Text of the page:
Self-Care In a Health Scare


While people are worrying about trying to care for kids home from school, whether they will have a job or a paycheck and trying to stay isolated and healthy, they may have let their own self-care fall to the wayside.

But that’s not a great idea, said Brooke Briggs, owner of Beautiful Wellness in Chehalis. For the past nine years, Briggs and her husband, Shelby, have offered massage therapy, Young Living Essential oils, and wellness classes and consultation, now completely online since March 22. 

“I encourage you to take some steps during this time of crisis to care for yourself so that you can also care for others,” Briggs said. “One thing to remember is that you have to put your oxygen mask on first before anyone else’s.”

Finding ways to manage stress during difficult times is not just about a mental state, noted Christina Mae Wolf, owner of Embody Movement & Wellness Center, which opened seven years ago offering what Wolf calls “A community-centered model of connection, movement and holistic health and well-being”. 

“How we care for ourselves literally affects every single aspect of our lives and the lives of everyone around us,” Wolf said. “So many people (including myself sometimes) push their own self-care to the bottom of the to-do list when it actually needs to be at the very top. I often share the quote that ‘you can’t pour from an empty cup’.”

With a statewide order to shelter in place, with only essential workers reporting to work, taking care of our health becomes a little more difficult, but so much more important, noted Dr. Alicia Spalding, owner of the non-profit Nature Nurture Farmacy. Since July 2018, the Farmacy has been offering naturopathic health services, community health education classes on food and medicine and community garden efforts. Spalding noted that human beings are communal creatures, so isolation causes a stress on us.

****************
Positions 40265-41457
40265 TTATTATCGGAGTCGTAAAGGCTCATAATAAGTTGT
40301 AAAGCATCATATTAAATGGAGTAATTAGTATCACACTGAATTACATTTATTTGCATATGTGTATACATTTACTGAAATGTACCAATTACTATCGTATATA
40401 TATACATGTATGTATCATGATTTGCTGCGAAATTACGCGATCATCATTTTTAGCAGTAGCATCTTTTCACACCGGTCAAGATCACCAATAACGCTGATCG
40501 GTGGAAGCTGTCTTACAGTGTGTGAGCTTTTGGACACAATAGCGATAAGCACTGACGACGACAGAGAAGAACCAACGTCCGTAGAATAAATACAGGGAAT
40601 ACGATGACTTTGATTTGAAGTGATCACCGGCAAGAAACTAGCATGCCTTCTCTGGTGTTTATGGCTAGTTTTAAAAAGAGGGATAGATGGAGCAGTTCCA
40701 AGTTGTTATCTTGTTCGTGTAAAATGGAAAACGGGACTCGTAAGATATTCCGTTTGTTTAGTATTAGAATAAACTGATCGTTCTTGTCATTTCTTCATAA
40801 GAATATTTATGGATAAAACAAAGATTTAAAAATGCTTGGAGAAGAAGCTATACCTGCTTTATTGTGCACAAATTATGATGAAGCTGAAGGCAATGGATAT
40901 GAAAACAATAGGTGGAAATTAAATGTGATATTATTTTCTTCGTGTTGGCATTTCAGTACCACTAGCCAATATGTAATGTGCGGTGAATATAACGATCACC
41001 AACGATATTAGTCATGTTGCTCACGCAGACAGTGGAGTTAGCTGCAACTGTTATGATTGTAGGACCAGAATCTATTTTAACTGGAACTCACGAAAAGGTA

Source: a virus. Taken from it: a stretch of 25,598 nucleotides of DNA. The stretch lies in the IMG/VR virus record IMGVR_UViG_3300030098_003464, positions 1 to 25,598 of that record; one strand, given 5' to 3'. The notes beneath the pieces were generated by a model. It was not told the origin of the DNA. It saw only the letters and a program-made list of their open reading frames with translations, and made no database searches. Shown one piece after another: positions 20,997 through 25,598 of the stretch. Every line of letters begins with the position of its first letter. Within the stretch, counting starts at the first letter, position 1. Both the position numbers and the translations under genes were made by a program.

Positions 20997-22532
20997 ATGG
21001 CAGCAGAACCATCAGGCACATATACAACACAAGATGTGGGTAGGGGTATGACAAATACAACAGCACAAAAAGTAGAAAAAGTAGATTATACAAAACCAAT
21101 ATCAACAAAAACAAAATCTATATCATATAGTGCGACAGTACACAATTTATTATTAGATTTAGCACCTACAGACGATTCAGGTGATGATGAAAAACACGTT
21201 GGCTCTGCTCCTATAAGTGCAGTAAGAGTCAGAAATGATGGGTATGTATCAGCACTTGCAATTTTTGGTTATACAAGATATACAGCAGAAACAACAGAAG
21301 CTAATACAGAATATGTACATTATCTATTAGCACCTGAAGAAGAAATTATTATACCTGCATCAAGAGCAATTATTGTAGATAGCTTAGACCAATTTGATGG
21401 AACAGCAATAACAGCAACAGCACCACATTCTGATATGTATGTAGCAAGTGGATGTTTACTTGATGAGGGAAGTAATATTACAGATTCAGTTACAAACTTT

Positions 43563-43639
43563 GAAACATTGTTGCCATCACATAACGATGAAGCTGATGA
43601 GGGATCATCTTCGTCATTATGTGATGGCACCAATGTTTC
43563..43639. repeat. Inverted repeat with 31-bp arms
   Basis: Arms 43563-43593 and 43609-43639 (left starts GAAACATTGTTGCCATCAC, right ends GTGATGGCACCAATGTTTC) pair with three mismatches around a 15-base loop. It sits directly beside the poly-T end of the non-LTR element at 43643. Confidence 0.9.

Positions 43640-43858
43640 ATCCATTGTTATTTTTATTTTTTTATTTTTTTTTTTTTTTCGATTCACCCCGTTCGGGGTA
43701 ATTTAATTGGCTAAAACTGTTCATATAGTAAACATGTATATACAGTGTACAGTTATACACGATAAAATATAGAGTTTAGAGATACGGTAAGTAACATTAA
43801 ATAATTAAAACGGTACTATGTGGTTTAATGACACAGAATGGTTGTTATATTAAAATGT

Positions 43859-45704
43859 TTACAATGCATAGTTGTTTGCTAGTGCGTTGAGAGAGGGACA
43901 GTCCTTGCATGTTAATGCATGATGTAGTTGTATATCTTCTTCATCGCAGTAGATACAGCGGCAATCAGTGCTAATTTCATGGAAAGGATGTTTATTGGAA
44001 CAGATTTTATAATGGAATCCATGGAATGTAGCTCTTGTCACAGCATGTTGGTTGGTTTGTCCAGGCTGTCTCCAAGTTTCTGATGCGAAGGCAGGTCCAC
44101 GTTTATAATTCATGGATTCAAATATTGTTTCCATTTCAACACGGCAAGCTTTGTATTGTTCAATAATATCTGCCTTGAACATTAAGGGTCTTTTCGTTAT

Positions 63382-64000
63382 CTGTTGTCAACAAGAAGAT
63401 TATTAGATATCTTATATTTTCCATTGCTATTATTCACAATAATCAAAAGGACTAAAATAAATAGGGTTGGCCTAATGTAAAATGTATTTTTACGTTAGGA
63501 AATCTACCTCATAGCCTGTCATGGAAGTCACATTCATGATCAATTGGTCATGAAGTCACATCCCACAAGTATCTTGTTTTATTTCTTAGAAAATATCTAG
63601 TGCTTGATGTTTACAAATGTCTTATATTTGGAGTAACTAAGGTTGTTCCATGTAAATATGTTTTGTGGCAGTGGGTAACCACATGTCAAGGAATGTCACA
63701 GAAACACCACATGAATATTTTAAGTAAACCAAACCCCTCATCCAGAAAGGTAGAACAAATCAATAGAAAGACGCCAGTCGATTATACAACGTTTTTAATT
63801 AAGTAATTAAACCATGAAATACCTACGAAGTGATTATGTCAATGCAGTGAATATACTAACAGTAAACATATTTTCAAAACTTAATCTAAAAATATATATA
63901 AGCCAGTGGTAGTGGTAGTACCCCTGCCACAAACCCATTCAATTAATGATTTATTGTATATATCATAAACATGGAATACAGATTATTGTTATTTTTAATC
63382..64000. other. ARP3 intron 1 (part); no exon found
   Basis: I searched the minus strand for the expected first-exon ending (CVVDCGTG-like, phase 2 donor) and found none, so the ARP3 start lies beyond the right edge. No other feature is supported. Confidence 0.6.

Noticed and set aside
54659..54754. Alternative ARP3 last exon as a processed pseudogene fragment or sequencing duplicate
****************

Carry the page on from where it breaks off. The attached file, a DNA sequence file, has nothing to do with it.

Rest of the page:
“If you are not filling yourself up, or better yet, surrounded by support which helps to bring you up, then it is incredibly difficult to be there for others,” Spalding said. “When we all do our part to support our own health, it allows the same for others. Sometimes it is important to reach out to others to ask for help. Often, when people need ‘self-care’ the most, they are unable to do so. This is why being proactive about your health and preventing mental and physical burnout is so crucial for overall health.”

All of this stress can have a very negative affect not only on our mental wellbeing but also our physical health, noted Briggs. While we think of stress as being in our mind, it can manifest itself in everything from muscle tension to degenerative disk syndrome, she said.

“When a person begins to stress, the body increases cortisol production and in return raises blood pressure, heart rate and creates tension within the muscles which can lead to great injury, fatigue or pain,” Briggs said. “The most common result of stress in the body is tension.”

Wolf said when people hear the term self-care, they may envision luxuries like bubble baths or splurging on a manicure. While these are great ways to take care of ourselves, she said true self-care involves essential elements such as eating well, getting enough sleep and rest, drinking enough water and moving our bodies. True self-care, she explained, makes us feel better physically, mentally and emotionally, which helps us act better to ourselves and to our loved ones.